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Outstanding post! I can't believe GM made the Volt to run on premium of all things! If they don't make it E85, or some type of flex very soon, they are going to suffer with low sales and then WE suffer from the resulting low production. A cutting-edge vehicle like this should contain ALL the most up-to-date technologies!!
Please folks there are reasons for things. We need to use business and common sense here.

Limited time and budget like normal business. They had priorities but had to get it done otherwise whiners would be in droves.

As for premium there as a reason:
See: http://gm-volt.com/2010/07/30/why-the-volt-requires-premium-gasoline/

I used 0.5 gallons of premium last week to go 260+ miles. Do you think I care I paid $0.10 for that extra cost of premium for the 0.5 gallons of gas I used ?!?
 

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Outstanding post! I can't believe GM made the Volt to run on premium of all things! If they don't make it E85, or some type of flex very soon, they are going to suffer with low sales and then WE suffer from the resulting low production. A cutting-edge vehicle like this should contain ALL the most up-to-date technologies!!
Please folks there are reasons for things. We need to use business and common sense here.

Limited time and budget like normal business. They had priorities but had to get it done otherwise whiners would be in droves.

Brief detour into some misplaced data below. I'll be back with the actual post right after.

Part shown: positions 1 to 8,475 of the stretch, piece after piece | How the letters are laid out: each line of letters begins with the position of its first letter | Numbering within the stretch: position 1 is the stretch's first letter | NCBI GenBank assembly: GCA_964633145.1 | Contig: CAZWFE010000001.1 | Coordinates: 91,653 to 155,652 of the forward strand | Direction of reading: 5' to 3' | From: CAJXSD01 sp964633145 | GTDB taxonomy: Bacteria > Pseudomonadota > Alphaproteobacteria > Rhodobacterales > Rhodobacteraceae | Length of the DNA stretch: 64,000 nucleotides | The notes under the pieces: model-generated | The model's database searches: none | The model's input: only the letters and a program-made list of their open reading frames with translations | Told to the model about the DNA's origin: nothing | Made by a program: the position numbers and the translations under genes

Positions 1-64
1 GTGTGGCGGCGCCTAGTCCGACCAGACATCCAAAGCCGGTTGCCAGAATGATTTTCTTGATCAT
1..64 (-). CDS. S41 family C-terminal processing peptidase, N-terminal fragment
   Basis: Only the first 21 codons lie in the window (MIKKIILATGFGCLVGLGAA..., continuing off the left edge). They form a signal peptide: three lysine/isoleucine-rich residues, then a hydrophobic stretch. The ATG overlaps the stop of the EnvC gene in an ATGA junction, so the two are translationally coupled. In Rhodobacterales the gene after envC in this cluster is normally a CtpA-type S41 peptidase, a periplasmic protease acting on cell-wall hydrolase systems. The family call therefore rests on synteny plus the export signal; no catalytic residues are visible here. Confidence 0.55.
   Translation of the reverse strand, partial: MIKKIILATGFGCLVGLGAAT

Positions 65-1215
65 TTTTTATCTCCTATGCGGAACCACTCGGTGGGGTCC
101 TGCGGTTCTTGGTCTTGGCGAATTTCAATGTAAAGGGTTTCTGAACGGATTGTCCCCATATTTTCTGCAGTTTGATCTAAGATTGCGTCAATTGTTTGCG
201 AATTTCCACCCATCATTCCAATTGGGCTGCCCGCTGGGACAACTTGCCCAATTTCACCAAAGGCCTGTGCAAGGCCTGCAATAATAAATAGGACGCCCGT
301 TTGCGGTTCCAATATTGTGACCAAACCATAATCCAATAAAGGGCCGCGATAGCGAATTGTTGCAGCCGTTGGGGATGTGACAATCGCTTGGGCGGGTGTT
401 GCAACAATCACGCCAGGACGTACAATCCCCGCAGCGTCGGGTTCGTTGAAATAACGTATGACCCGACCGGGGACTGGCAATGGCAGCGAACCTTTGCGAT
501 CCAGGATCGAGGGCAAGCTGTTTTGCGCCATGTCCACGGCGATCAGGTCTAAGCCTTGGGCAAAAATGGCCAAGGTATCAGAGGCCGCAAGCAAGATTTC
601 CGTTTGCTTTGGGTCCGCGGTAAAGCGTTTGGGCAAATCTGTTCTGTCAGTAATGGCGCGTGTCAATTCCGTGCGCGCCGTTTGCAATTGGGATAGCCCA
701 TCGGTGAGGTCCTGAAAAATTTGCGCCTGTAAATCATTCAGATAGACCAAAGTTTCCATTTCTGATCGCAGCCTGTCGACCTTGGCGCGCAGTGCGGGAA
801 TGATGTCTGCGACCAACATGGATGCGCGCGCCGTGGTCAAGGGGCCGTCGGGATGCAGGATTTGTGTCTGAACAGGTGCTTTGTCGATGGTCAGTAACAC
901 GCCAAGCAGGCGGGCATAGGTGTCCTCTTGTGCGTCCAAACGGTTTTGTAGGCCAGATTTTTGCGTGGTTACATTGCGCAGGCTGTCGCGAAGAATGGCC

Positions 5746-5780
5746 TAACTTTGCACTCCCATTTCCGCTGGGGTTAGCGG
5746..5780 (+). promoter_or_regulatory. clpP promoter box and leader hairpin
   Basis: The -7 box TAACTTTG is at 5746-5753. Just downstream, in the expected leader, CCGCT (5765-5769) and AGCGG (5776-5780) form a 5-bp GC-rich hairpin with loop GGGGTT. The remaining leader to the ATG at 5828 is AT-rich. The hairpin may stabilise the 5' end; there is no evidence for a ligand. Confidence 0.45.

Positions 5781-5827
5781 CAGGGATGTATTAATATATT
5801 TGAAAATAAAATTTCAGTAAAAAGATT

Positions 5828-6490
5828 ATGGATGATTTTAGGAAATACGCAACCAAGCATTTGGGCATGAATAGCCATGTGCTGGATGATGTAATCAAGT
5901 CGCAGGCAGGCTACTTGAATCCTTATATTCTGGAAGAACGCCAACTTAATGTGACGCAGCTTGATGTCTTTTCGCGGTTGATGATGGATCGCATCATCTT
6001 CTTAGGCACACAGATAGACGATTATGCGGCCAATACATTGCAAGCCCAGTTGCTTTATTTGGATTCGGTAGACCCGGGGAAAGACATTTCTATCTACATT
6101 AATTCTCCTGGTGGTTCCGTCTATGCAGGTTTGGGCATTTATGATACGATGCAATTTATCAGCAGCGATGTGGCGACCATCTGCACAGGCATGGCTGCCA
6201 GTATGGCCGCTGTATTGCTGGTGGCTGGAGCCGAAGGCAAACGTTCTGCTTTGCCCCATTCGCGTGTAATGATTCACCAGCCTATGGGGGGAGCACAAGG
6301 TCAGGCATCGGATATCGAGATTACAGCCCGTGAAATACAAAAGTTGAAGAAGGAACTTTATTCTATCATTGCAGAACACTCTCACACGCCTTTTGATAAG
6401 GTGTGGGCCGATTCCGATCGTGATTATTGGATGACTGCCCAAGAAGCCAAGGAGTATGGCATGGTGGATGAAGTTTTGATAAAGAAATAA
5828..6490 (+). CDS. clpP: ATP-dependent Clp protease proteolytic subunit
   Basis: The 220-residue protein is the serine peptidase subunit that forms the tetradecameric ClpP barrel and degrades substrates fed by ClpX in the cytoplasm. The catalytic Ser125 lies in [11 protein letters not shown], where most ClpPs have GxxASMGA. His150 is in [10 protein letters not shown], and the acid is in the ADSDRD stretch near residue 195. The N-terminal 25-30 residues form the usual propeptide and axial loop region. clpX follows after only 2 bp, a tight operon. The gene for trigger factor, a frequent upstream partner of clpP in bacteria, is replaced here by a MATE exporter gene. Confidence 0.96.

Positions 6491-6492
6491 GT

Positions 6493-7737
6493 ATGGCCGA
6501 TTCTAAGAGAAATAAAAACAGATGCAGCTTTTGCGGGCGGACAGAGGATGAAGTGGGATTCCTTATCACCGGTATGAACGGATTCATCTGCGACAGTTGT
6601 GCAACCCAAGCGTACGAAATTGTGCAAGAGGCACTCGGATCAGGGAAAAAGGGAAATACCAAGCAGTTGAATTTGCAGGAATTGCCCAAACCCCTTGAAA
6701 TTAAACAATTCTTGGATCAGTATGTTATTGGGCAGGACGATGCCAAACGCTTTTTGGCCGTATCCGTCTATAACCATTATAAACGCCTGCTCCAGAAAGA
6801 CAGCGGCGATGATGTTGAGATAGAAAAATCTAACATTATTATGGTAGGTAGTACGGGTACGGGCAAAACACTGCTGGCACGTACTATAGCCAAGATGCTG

As for premium there as a reason:
See: http://gm-volt.com/2010/07/30/why-the-volt-requires-premium-gasoline/

I used 0.5 gallons of premium last week to go 260+ miles. Do you think I care I paid $0.10 for that extra cost of premium for the 0.5 gallons of gas I used ?!?
Good points Scott! (and all true)
Considering the added benefits of using premium fuel are essentially achieved at a "cost neutral" scenario, (or even at a savings in some cases) I don't understand the negativity associated to its use in the Volt.

And as far as E85 compatability goes. This wasnt considered absolutely essential for 2011, given the low numbers of stations offering E85 in most states. According to the DOE, in the entire USA there are currently (as of 03/31/11) only 2349 filling stations with E85. Minnesota is represented with the MOST E85 stations with 364 and 18 states have less than 10 (6 with ZERO).
Now these numbers will certainly climb but...
CURRENTLY not a high priority and certainly I don't see it affecting 2011 or even 2012 Volt sales significantly

WopOnTour

DOE STATS
http://www.afdc.energy.gov/afdc/fuels/stations_counts.html
http://www.afdc.energy.gov/afdc/ethanol/ethanol_locations.html
 

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Yes, but..... Some people want the option to spend a little more $/mile to use our surplus ethanol production instead of imported oil. For many of us E85 is easily available from multiple stations. As was pointed out earlier, the extra cost is trivial if most miles are electric. Of course the real benefit is trivial also, but sometimes piece of mind is priceless.

GSP
 

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Hey WopOnTour,
What are the chances the 2011 can run on E85? Does it have the required fuel sensors, EFI maps, etc. but GM just could not get it EPA and CARB certified in time for the 2011 MY?